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Fund Review: Henderson Horizon Japanese Smaller Companies

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Fund review: Japanese Smaller Companies

The ¥25.3bn (£160m) Henderson Horizon Japanese Smaller Companies fund was launched in 1985 and is an an offshore Luxembourg-based Sicav available to UK investors.

The vehicle aims to seek long-term capital appreciation by investing at least two-thirds of its total assets in smaller Japanese companies, with a focus on stocks that appear to manager Yun-Young Lee to be undervalued by the market but with the potential for long-term price rises.

Mr Lee explains this strategy tends to focus on firms falling within the bottom 25 per cent of the relevant market in terms of market cap. Although the investment process has remained unaltered during his tenure, the benchmark changed last November from the Tokyo SE Second Section index to the Russell/Nomura Small Cap index, while the base currency changed from US dollars to Japanese yen in the same month.

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With increased global market volatility, the manager notes that macroeconomic factors can affect the process “to an extent”. But he adds: “Since this is a bottom-up, stockpicking fund, the largest factor for investment decisions comes from our intensive management meetings.”

Mr Lee notes the portfolio “is more heavily invested in companies that benefit from the recovery in domestic capital investment and consumption. We have had more positive meetings with the firms in these sectors based on our recent meetings,” he says. It is therefore not surprising that the fund’s largest sector weighting is to the consumer discretionary space at just over a quarter of the portfolio, with industrials accounting for 23 per cent.

The fund’s key investor information document notes the vehicle sits at a median risk level of five out of seven for the A2 US dollar accumulation share class, while the ongoing charge is 1.82 per cent.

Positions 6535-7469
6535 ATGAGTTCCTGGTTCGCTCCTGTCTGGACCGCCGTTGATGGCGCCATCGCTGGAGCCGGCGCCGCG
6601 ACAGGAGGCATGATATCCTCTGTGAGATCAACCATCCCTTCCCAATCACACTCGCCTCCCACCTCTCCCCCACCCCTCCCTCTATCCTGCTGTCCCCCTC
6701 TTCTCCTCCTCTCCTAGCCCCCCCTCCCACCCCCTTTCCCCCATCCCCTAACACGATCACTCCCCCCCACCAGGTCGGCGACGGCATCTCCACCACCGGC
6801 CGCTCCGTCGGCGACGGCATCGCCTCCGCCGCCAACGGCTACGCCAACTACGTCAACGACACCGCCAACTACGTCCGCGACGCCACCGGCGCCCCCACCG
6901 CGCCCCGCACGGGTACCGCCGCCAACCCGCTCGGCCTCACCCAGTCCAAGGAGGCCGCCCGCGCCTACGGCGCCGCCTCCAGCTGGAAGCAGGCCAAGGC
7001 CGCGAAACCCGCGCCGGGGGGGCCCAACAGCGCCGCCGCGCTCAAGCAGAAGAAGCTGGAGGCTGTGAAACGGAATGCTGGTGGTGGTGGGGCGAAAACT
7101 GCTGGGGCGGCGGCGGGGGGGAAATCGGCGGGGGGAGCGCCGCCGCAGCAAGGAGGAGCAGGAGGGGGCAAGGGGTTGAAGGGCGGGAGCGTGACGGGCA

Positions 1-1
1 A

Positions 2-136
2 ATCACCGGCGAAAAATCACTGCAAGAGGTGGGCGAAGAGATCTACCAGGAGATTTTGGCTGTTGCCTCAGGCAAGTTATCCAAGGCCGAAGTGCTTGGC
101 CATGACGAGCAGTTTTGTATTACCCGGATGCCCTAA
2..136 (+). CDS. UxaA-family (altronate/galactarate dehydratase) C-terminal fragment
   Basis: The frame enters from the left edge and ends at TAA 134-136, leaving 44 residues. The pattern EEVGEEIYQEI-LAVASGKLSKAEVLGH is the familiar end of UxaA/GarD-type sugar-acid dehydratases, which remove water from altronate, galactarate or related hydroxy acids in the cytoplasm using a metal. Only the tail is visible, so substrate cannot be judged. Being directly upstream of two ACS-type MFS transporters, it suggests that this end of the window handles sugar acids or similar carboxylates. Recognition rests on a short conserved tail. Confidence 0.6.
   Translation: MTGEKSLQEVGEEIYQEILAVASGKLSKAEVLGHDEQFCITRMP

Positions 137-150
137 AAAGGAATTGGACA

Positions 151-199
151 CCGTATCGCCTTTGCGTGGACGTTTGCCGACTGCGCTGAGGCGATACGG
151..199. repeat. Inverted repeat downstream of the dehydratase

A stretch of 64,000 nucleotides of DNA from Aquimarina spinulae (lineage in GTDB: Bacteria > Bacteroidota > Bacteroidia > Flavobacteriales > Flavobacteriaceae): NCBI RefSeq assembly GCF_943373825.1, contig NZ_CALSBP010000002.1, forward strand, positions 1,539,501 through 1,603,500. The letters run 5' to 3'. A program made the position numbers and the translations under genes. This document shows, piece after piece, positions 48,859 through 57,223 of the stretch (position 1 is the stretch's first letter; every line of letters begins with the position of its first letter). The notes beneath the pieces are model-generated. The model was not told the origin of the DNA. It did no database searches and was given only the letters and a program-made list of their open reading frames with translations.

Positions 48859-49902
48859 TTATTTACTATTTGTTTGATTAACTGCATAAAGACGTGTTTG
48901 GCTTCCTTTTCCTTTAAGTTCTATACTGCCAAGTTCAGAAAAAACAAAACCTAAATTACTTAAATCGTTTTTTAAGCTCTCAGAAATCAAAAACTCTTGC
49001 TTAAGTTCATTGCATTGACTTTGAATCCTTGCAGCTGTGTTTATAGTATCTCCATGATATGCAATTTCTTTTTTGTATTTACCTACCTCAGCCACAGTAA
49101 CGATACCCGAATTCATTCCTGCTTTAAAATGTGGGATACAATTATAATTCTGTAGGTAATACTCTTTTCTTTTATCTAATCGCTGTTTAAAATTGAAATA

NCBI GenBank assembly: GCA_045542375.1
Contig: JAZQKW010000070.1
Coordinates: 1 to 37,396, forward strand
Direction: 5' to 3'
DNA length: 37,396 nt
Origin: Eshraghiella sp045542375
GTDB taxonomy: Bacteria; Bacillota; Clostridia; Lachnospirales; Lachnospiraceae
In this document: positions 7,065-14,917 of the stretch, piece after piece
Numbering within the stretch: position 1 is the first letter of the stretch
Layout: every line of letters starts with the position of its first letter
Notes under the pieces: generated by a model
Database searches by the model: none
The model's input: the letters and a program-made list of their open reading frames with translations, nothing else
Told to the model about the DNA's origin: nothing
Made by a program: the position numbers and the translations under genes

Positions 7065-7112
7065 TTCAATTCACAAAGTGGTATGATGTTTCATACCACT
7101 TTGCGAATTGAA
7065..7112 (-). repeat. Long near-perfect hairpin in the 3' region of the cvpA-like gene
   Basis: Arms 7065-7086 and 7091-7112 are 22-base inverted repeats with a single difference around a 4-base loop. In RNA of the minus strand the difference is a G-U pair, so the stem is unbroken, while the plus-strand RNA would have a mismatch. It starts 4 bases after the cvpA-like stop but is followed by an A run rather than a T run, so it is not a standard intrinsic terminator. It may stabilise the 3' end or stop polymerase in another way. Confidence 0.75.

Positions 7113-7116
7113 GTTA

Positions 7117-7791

For the five years to February 17 2016 the vehicle has returned a strong 69.7 per cent, while its benchmark has increased just 41.2 per cent, data from FE Analytics shows. The portfolio has been a consistent performer across most time periods, outperforming the index across one and three years, while the fund’s gain of 3.8 per cent in the past six months clearly outstrips the benchmark’s 3.8 per cent loss.

Mr Lee attributes the outperformance to stock selection. “There were a number of positive contributors to fund performance. They included automobile navigation system maker Pioneer, which turned in stronger quarterly earnings and also announced several business alliances in driverless car technology,” he notes.

The manager also highlighted the contribution of restaurant operator Saizeriya, which continued to turn in strong monthly sales. Meanwhile, construction firm Toa Corp gained more than 45 per cent after the firm delivered better-than-expected quarterly earnings.

However, there were some detractors to performance, with Mr Lee singling out bowling alley operator Round One and games software maker Sega Sammy, both of which are top-10 holdings. “Round One’s monthly store sales showed no sign of improvement, while Sega Sammy has given back some of the earlier gains. We have increased our positions in Round One and Sega Sammy after our meetings with the managements reconfirmed our positive views on both companies.”